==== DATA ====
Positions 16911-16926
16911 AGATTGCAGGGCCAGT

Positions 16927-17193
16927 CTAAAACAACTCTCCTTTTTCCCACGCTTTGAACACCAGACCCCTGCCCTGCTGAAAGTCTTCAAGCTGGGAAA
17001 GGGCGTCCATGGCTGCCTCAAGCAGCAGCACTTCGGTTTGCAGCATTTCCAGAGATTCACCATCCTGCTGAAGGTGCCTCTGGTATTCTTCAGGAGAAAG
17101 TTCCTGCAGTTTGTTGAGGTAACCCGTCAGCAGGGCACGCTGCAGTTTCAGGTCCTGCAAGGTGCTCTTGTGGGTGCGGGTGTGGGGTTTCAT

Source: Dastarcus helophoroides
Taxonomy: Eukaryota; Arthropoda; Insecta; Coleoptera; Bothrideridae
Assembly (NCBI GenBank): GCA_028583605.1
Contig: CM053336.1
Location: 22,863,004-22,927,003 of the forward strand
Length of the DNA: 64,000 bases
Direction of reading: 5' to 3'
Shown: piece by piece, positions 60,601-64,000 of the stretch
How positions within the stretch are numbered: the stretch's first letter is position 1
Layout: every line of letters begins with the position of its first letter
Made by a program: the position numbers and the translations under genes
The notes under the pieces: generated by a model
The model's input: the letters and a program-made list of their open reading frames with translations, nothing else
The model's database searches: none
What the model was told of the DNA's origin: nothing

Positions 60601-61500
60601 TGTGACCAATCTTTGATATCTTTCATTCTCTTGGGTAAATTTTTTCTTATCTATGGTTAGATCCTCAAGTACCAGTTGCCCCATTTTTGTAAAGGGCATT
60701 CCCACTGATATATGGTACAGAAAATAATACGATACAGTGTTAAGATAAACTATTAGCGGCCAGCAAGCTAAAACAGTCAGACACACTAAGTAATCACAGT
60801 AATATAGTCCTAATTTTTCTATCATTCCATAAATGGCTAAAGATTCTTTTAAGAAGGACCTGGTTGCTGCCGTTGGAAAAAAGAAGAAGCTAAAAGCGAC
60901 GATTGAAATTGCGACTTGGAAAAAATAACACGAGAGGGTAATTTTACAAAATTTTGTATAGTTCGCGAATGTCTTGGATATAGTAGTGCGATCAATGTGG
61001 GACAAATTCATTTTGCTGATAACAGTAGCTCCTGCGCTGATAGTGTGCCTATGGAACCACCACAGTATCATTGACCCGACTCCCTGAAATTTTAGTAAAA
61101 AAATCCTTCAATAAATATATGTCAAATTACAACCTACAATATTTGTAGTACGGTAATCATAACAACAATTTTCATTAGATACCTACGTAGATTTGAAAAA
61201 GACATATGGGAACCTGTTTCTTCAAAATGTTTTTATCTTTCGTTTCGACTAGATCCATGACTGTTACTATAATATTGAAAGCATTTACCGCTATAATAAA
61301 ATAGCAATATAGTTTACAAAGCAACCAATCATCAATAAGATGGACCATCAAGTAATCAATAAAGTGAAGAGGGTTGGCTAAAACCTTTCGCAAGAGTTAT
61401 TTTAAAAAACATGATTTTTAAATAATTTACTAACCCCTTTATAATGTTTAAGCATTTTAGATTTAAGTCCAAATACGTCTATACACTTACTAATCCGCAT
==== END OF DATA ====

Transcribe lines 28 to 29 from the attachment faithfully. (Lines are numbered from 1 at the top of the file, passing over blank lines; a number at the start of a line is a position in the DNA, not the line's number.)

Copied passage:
61101 AAATCCTTCAATAAATATATGTCAAATTACAACCTACAATATTTGTAGTACGGTAATCATAACAACAATTTTCATTAGATACCTACGTAGATTTGAAAAA
61201 GACATATGGGAACCTGTTTCTTCAAAATGTTTTTATCTTTCGTTTCGACTAGATCCATGACTGTTACTATAATATTGAAAGCATTTACCGCTATAATAAA